Sales are steady but average home prices in Edmonton have dropped 3.71 per cent from June of last year, show the latest numbers from the Realtors Association of Edmonton (RAE).
The average price has dropped to $365,949, the association said Wednesday.
Single family homes sold for an average of $423,894, a 4.45 per cent year-over-year drop from June 2018, and a 1.76 per cent decrease from May 2019.
Condominiums sold for an average of $238,648, a 0.99 per cent drop year-over-year, but an increase of 0.36 per cent from the previous month.
Duplexes also dropped at 1.61 per cent from last year to $338,838, or a 1.24 per cent increase from the previous month.
“Our market is still relatively healthy all things considered,” said RAE chairman Michael Brodrick said Wednesday. “The market is still happening, it’s just not as robust as we have seen in the past.”
Residential sales in the Edmonton metro area for the month of June rose slightly, at 0.56 per cent, compared to June of last year.
But the number of new residential listings dropped a hefty 18.03 per cent from June 2018, and overall inventory in the Edmonton area dropped 11.68 per cent.
Single family home unit sales increased 1.46 per cent, while condo unit sales dropped 4.34 per cent, and unit sales of duplexes were unchanged from the same period of time last year.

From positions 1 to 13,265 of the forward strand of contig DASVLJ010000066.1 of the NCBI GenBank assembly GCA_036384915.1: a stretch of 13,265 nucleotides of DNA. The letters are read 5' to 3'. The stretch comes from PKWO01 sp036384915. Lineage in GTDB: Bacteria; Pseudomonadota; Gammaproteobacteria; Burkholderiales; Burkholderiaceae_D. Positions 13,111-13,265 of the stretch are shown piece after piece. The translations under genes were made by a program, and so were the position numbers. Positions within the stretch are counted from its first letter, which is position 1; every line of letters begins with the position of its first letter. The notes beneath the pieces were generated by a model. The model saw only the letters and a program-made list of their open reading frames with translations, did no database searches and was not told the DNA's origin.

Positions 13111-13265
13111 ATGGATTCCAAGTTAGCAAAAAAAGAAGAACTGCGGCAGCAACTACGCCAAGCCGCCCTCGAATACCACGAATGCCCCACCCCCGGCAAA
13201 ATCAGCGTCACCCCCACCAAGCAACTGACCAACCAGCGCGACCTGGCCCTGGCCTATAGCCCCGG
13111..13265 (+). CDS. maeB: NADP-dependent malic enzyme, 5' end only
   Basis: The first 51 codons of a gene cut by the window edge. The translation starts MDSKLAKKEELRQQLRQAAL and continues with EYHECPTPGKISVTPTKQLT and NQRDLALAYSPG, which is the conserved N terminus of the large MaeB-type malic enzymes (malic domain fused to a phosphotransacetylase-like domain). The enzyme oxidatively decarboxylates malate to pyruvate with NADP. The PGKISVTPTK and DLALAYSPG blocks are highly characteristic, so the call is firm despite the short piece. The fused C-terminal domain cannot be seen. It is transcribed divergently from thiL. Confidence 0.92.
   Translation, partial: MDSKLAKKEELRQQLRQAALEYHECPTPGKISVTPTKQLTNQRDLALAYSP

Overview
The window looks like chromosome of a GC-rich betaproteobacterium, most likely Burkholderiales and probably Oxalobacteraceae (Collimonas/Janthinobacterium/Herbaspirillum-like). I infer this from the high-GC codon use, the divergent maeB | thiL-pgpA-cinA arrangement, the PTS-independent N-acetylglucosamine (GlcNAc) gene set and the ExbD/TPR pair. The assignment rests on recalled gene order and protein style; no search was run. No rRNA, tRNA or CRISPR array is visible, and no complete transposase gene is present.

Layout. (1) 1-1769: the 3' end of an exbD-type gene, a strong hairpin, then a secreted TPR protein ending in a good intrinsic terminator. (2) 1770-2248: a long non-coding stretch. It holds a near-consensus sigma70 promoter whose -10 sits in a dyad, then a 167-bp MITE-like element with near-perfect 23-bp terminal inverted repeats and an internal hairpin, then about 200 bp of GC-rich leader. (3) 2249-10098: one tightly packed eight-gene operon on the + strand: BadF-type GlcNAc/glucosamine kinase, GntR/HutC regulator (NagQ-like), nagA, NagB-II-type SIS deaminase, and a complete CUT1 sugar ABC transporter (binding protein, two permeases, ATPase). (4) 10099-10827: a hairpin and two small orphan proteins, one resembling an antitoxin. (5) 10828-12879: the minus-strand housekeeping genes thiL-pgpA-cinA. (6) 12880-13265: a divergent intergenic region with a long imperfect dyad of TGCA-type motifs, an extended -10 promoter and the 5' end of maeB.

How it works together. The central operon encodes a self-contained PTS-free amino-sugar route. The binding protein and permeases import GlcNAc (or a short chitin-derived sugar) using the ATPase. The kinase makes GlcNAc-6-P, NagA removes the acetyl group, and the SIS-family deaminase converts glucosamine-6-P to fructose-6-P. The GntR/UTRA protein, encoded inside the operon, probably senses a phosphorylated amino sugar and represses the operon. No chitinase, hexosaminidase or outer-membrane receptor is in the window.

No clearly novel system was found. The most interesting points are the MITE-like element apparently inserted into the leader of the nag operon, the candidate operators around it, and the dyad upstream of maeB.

Brodrick said the decrease in listings and stagnation in prices are mostly due to changing consumer confidence given fluctuation in the economy stemming from the oil and gas industry.
“Listings have come down simply because they were high,” said Brodrick of May 2018 when they peaked. “It’s really about consumer confidence. And we can’t underestimate the role that plays in people making a decision, particularly when you’re talking about not a $50 pair of shoes but a half-million dollar property that you’re paying for over a period of time.”
The number of days an average single family home is on the market increased from 49 to 53 since last year as well.
While some sellers might have to sell, those who are just considering it might wait it out until the market strengthens again, said Brodrick.
The federal government’s recent changes to tighten mortgage stress test regulations have also served to put downward pressure on home prices, meaning sellers might hold on a little longer.
New funding for first-time home-buyers announced recently by the federal government could help make home ownership more feasible for more people, and Brodrick is curious how it will impact the mid-range market — properties between $300,000 and $500,000 — because that’s where new buyers are most likely to enter the market.
“If we want people to continue to be able to have homes, we need to make sure that policy at every level of government facilitates home ownership in the best way possible for all levels of home buyer.”